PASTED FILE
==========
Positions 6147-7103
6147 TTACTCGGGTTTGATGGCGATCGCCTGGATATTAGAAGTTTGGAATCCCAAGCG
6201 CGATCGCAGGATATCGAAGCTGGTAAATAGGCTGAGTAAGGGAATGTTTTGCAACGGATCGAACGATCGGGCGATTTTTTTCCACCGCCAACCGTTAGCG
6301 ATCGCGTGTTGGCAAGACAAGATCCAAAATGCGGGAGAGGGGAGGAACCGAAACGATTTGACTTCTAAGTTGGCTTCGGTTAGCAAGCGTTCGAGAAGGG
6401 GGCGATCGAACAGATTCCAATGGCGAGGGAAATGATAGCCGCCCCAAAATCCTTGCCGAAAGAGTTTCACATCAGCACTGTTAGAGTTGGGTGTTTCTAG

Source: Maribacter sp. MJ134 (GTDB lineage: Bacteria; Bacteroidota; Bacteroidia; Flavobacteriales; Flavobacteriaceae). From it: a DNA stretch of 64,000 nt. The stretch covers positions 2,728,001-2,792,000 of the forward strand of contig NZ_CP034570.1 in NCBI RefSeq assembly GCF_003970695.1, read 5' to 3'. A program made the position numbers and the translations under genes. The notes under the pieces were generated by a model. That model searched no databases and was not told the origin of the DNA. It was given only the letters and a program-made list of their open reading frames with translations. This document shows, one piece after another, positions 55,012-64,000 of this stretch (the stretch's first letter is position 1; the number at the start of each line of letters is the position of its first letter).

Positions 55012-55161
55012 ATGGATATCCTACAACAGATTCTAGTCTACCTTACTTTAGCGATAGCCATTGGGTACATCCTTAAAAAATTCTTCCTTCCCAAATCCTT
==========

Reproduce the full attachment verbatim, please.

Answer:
Positions 6147-7103
6147 TTACTCGGGTTTGATGGCGATCGCCTGGATATTAGAAGTTTGGAATCCCAAGCG
6201 CGATCGCAGGATATCGAAGCTGGTAAATAGGCTGAGTAAGGGAATGTTTTGCAACGGATCGAACGATCGGGCGATTTTTTTCCACCGCCAACCGTTAGCG
6301 ATCGCGTGTTGGCAAGACAAGATCCAAAATGCGGGAGAGGGGAGGAACCGAAACGATTTGACTTCTAAGTTGGCTTCGGTTAGCAAGCGTTCGAGAAGGG
6401 GGCGATCGAACAGATTCCAATGGCGAGGGAAATGATAGCCGCCCCAAAATCCTTGCCGAAAGAGTTTCACATCAGCACTGTTAGAGTTGGGTGTTTCTAG

Source: Maribacter sp. MJ134 (GTDB lineage: Bacteria; Bacteroidota; Bacteroidia; Flavobacteriales; Flavobacteriaceae). From it: a DNA stretch of 64,000 nt. The stretch covers positions 2,728,001-2,792,000 of the forward strand of contig NZ_CP034570.1 in NCBI RefSeq assembly GCF_003970695.1, read 5' to 3'. A program made the position numbers and the translations under genes. The notes under the pieces were generated by a model. That model searched no databases and was not told the origin of the DNA. It was given only the letters and a program-made list of their open reading frames with translations. This document shows, one piece after another, positions 55,012-64,000 of this stretch (the stretch's first letter is position 1; the number at the start of each line of letters is the position of its first letter).

Positions 55012-55161
55012 ATGGATATCCTACAACAGATTCTAGTCTACCTTACTTTAGCGATAGCCATTGGGTACATCCTTAAAAAATTCTTCCTTCCCAAATCCTT